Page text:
Defense Secretary James Mattis has approved the extension of active duty troops to the southern border security mission through Jan. 31, according to the Pentagon.
Interested in Immigration?Add Immigration as an interest to stay up to date on the latest Immigration news, video, and analysis from ABC News.
The Defense Department statement did not say how many of the 5,600 troops currently deployed to the border would be required to stay, but two U.S. officials told ABC News last week that an extension could take form as a rotational deployment -- meaning different units would regularly rotate into the border support mission.
Some of the troops currently deployed were expected be relieved on Dec. 15 when the original mission was slated to conclude, allowing them to presumably make it home for the holidays.
The Pentagon has estimated that the border deployment will cost $72 million through Dec. 15.
The extension of troops could focus on California, given the thousands of migrants waiting in Tijuana across the border from San Ysidro. Some migrants could be in Tijuana for weeks -- if not months -- as they wait to apply for asylum.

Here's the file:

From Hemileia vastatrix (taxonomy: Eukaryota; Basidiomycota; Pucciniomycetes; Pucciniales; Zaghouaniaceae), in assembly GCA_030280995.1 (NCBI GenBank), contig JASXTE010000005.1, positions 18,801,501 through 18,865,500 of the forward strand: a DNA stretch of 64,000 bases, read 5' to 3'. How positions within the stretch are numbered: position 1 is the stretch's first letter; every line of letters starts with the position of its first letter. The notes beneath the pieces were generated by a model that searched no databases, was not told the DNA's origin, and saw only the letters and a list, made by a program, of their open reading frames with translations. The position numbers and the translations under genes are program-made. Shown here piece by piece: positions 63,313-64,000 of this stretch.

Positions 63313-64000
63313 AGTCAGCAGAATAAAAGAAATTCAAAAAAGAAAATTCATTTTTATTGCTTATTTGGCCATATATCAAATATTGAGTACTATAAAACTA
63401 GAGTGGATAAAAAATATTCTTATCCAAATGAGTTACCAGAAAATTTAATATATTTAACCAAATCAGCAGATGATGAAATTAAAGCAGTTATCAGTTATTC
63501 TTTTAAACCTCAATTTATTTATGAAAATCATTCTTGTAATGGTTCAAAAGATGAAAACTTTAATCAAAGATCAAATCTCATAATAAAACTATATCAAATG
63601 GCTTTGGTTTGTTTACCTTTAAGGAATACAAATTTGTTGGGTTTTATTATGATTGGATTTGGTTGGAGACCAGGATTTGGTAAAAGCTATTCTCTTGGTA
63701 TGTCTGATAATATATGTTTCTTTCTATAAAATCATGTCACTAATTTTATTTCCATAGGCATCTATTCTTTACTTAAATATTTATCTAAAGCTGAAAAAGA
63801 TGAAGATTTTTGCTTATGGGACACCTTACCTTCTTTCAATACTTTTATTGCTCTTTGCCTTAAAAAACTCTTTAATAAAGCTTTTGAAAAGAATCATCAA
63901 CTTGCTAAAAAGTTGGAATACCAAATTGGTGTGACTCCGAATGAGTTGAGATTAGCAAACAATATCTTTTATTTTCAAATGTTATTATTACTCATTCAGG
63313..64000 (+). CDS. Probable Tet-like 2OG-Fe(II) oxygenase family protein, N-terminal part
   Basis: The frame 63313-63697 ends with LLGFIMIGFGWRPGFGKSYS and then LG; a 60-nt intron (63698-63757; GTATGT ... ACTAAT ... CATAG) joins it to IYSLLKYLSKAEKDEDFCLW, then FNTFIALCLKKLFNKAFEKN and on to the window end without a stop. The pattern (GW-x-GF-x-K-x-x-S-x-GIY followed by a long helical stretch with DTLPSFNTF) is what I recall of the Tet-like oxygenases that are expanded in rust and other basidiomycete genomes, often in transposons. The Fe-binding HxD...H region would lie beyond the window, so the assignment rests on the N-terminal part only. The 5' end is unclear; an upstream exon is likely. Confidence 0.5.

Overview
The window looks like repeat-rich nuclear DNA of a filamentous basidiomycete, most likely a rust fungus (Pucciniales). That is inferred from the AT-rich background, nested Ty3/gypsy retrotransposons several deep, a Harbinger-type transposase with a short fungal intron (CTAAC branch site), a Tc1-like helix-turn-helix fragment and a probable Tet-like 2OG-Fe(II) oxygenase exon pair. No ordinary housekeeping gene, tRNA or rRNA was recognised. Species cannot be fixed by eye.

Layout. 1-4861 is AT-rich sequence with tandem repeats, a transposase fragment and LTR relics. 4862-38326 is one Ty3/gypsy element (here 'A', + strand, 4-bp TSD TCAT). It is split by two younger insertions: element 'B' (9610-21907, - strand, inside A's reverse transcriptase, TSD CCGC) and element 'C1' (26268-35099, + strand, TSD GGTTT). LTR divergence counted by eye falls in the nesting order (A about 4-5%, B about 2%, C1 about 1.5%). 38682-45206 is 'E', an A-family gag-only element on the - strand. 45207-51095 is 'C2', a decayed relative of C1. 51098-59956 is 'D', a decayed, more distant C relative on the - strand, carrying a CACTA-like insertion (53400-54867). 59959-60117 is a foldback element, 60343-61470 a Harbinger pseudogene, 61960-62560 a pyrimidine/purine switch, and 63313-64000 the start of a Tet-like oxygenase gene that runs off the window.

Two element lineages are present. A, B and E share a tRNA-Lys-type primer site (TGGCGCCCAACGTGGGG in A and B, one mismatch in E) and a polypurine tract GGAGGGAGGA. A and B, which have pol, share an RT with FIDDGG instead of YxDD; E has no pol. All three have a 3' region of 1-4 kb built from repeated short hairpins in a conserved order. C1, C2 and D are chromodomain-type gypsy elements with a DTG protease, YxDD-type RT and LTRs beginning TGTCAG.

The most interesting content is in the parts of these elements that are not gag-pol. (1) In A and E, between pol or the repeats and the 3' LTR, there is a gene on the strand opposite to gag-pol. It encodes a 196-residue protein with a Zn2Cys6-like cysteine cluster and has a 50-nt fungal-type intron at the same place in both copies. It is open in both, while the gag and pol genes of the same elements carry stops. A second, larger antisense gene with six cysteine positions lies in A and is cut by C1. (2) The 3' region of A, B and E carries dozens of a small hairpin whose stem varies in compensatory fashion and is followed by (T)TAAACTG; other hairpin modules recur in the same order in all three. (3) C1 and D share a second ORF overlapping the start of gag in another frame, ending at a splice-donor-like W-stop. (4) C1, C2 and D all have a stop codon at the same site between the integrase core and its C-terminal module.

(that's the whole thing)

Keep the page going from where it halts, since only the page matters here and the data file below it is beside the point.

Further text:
Last week, the Pentagon announced that 300 troops who were assigned to the border in Arizona and Texas were moved to California after assessments from U.S. Customs and Border Protection, bringing the total number of troops there to 1,800.
In late November, a group of migrants attempted to illegally cross the U.S.-Mexico border near the San Ysidro port of entry, prompting CBP agents to use tear gas and close cross-border traffic for several hours.
Military Police units deployed along the California border are primarily acting as backup for those CBP agents. They are not armed and cannot act in a law enforcement capacity, the Department of Defense has said.